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Mussolini’s Violin

The violin was laid to rest
in the violin-shaped grave
of its velutinous case.

The violin is worth
the cost of a college education
in United States Dollars.

There are mourners—mostly retired
Italian actors hired to cry on cue.

The violin, among other instruments,
must ask permission to speak.

Is the violin worth so many
United States Dollars
because it was played by Mussolini?

The violin, when cradled in the arms,
ebony against an Aryan shoulder,
chiseled marmoreal chin cupped in the chinrest,
the F-holes like two seahorses osculating undersea,
is the size of an orphan, a rifle, a pile of clothes.

Or is the violin worth so many United States Dollars
because it is a violin and violins are expensive?

If the violin could speak, the neck’s scroll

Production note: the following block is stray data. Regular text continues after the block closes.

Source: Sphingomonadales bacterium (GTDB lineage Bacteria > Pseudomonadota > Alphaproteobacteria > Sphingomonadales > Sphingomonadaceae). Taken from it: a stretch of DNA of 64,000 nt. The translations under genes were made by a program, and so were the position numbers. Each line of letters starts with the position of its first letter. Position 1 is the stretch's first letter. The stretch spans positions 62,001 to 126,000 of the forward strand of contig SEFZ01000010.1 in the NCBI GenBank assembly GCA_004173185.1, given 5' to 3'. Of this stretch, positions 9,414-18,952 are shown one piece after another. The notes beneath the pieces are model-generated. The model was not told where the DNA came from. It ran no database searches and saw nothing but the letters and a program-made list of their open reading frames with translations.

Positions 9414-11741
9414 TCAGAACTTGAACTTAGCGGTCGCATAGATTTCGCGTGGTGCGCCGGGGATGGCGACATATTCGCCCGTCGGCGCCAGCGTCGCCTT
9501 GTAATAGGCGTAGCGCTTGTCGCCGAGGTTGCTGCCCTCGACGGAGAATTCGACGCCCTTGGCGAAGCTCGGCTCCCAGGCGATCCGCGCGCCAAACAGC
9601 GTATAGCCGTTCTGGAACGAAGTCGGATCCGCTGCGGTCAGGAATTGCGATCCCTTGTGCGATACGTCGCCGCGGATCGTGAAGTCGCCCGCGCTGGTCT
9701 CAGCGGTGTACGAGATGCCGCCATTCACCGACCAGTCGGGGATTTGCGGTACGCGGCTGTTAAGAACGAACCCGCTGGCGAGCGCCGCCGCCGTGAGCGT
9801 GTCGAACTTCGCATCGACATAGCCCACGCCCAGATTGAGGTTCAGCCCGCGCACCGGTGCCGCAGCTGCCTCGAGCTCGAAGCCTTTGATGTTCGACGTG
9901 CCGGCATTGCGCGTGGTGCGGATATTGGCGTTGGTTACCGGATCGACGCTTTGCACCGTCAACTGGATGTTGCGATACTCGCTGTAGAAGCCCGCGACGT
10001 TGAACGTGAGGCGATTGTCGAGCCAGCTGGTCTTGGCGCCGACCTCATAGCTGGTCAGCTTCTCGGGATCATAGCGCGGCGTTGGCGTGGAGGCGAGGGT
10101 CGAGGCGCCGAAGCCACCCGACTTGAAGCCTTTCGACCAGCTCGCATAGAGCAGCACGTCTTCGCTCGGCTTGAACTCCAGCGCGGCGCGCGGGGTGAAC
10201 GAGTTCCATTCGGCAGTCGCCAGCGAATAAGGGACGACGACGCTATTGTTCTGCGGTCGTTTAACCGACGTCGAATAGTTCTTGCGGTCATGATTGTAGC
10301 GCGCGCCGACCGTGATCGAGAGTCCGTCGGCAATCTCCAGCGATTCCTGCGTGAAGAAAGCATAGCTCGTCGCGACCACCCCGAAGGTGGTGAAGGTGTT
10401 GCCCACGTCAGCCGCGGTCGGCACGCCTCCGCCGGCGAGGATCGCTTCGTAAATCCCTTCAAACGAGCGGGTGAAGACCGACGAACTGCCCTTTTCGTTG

unfurled, would it speak Italian or Greek?

But the violin is stringless and the luthier is dead,
the violinist is dead and the strings are dead.

The violin is worth so many United States Dollars
because it is a violin played by a lamppost.

String it up, as a fascist violinist once was.

 

 

Amos Jasper Wright IV is native to the dirt of Birmingham, Alabama, but has called Alabama, Massachusetts, and Louisiana home. He holds a master’s degree in English and creative writing from the University of Alabama, Birmingham, and a master’s degree in urban planning from Tufts University. He lives and works in New Orleans. 

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